Broadly speaking, none of the above-mentioned traits are factually outdated; rather, they remain relevant aspects of the male personality that have simply been in need of contemporizing to suit modern realities. Old school chivalry still exists, however it’s tempered with a respect for the fairer sex and knowledge that women can fend for themselves. Likewise, men should take pleasure in their physical prowess, but also be aware that now, more than ever before, we live in a world where the strength of our minds, hearts and spirits is equally as important as the strength of our bodies.
This shift to viewing masculinity as a combination of strength of mind, body and soul has never been more evident that on the big screen. Fact is, in our media saturated age, the silver screen is by far the most influential means of reinforcing customary social values, as well as communicating emerging ones. Generations of men have turned to the silver screen (and its diminutive cousin) for guidance on what’s in and what’s out in the endless pursuit of the Holy Grail of masculinity – earning the title of being ‘a good man’.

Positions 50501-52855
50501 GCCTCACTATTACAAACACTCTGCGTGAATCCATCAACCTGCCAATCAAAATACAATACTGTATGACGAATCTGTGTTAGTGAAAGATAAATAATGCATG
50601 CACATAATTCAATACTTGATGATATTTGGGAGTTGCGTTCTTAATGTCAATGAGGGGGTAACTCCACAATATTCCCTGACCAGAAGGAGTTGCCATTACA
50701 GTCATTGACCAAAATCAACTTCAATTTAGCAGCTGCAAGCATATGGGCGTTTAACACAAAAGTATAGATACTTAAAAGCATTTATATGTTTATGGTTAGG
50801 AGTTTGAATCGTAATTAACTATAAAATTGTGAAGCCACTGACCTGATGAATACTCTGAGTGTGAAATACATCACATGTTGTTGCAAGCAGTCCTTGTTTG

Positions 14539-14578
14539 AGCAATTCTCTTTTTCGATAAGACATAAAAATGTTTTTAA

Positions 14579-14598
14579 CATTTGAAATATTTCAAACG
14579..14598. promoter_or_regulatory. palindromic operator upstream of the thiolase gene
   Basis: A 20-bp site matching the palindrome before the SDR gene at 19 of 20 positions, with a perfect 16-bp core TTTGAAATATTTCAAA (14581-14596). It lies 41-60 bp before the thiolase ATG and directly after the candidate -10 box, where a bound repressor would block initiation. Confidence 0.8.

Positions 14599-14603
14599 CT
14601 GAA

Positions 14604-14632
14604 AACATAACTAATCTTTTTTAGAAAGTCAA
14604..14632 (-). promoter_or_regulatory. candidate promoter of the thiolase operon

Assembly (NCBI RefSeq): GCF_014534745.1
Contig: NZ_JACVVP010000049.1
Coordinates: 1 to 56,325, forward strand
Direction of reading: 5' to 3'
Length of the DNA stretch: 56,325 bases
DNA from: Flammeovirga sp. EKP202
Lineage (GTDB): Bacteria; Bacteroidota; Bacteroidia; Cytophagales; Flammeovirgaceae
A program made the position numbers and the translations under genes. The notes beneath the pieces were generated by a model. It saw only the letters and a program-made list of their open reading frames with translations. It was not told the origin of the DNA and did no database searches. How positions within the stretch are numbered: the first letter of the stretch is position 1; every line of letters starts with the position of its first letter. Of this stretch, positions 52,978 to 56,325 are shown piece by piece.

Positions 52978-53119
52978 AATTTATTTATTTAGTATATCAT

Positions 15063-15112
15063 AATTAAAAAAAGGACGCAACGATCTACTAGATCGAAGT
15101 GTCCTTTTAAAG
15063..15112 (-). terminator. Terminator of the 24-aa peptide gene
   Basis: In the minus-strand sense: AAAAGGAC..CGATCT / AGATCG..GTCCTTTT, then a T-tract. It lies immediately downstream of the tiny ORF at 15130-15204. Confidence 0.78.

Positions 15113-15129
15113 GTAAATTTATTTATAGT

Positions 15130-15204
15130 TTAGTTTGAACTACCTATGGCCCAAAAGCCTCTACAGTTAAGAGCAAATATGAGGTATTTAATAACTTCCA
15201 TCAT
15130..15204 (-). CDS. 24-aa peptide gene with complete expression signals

Over the preceding decades the ‘ideal’ male portrayed and celebrated on the silver screen has evolved. During the 50’s the debonair Carey Grant and the wild at heart James Dean ruled the screen. A decade later the overtly masculine John Wayne and Charlton Heston took the mantle. The big screen of the 70’s oozed the tempered emotion and magnetism of Al Pacino and Robert Redford. The excessive 80’s celebrated the dyadic duos of the clean shaven and good humored Tom Hanks and Tom Cruise, as well as the sweat-soaked and famously taciturn Arnold Schwarzenegger and Sylvester Stallone. Closing out the last millennium we were held captive by the likes of Mel Gibson, Sean Penn and Bruce Willis, and today we celebrate and venerate the likes of Matt Damon, Mark Walberg and Leonardo Di Caprio.